Automobiles are motor vehicles with four wheels that are used for transporting people and goods. They are a common form of transportation in the world and are an essential part of the developed economy.
Thousands of individual parts are used to make a modern automobile run. These components include an engine containing pistons and cylinders, tubes to deliver fuel to the cylinders, and other parts.
The engine is connected to a transmission system that turns the crankshaft into torque and moves the car forward or backward on the road. There are many types of transmissions in automobiles, each designed to work with the particular needs of that vehicle.
One important aspect of an automobile’s transmission system is a fluid coupling, which transfers motion between the driven shaft and the driving shaft by means of acceleration and deacceleration of working fluid. This mechanism prevents the jerky and rapid movements associated with the clutch and avoids excessive stress on both the driver and the vehicle’s wheels.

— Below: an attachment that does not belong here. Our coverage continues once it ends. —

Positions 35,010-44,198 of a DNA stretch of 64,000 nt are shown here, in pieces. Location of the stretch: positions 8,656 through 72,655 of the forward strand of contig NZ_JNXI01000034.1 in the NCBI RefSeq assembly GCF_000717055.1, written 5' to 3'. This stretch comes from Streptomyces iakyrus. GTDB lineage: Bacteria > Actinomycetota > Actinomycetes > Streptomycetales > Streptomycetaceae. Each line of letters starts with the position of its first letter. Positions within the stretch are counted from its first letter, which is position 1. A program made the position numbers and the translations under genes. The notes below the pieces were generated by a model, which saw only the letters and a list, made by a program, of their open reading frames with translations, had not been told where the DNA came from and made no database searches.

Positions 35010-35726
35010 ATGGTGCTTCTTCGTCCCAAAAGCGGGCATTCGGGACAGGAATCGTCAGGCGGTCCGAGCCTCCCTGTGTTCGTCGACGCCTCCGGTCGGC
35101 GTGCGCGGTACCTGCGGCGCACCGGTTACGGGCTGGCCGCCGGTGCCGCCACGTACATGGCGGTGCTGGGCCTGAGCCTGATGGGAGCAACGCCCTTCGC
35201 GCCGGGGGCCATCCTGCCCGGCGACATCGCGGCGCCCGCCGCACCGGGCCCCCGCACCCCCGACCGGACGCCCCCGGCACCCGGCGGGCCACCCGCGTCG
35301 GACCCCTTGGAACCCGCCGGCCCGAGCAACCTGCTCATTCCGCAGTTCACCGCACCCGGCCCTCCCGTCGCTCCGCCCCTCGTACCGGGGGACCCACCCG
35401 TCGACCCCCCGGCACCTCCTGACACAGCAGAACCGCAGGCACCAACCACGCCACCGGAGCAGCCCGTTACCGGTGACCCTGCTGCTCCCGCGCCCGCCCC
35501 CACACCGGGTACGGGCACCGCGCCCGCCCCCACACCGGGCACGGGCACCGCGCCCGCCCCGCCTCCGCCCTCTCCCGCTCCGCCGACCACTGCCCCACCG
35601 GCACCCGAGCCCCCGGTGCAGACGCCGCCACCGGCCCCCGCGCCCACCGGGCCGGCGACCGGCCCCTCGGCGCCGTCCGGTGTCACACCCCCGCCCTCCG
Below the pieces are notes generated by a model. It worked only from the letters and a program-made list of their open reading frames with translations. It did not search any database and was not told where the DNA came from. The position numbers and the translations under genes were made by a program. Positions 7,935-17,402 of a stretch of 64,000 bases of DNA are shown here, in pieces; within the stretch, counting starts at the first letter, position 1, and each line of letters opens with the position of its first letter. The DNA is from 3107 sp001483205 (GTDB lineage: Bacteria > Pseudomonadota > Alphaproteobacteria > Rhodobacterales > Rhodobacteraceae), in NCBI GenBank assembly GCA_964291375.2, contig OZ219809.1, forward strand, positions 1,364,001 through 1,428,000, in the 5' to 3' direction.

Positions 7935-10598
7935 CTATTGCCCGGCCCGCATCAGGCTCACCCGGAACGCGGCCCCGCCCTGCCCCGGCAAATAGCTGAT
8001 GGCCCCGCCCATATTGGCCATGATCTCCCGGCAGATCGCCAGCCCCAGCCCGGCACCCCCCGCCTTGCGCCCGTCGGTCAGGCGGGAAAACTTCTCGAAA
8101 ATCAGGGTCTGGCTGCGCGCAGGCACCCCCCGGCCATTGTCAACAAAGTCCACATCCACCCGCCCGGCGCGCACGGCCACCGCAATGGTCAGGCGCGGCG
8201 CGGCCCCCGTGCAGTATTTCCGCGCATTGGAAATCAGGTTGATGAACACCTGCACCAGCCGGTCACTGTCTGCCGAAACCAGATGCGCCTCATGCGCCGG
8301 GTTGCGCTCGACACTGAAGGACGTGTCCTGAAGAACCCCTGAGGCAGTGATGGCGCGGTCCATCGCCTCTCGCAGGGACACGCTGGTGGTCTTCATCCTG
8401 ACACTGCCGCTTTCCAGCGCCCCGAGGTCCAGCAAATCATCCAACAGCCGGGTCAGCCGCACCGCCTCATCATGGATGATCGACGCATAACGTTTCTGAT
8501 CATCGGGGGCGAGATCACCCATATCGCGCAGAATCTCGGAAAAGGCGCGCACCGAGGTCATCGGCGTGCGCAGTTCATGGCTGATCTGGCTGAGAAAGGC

Another aspect of the automobile’s transmission system is the gears, which are used to transfer power from the engine to the wheels. Each gear has a different ratio of input to output (i.e., the number of revolutions per minute of the crankshaft to the number of revolutions per minute of the transmission’s output, directed to the wheels).
Automobiles have changed many aspects of life in twentieth-century America. They have led to the creation of new jobs, industries, and services; they have improved roads and public transit systems; they have increased the demand for petroleum, steel, and other ancillary industrial products; and they have stimulated recreation, tourism, and economic development.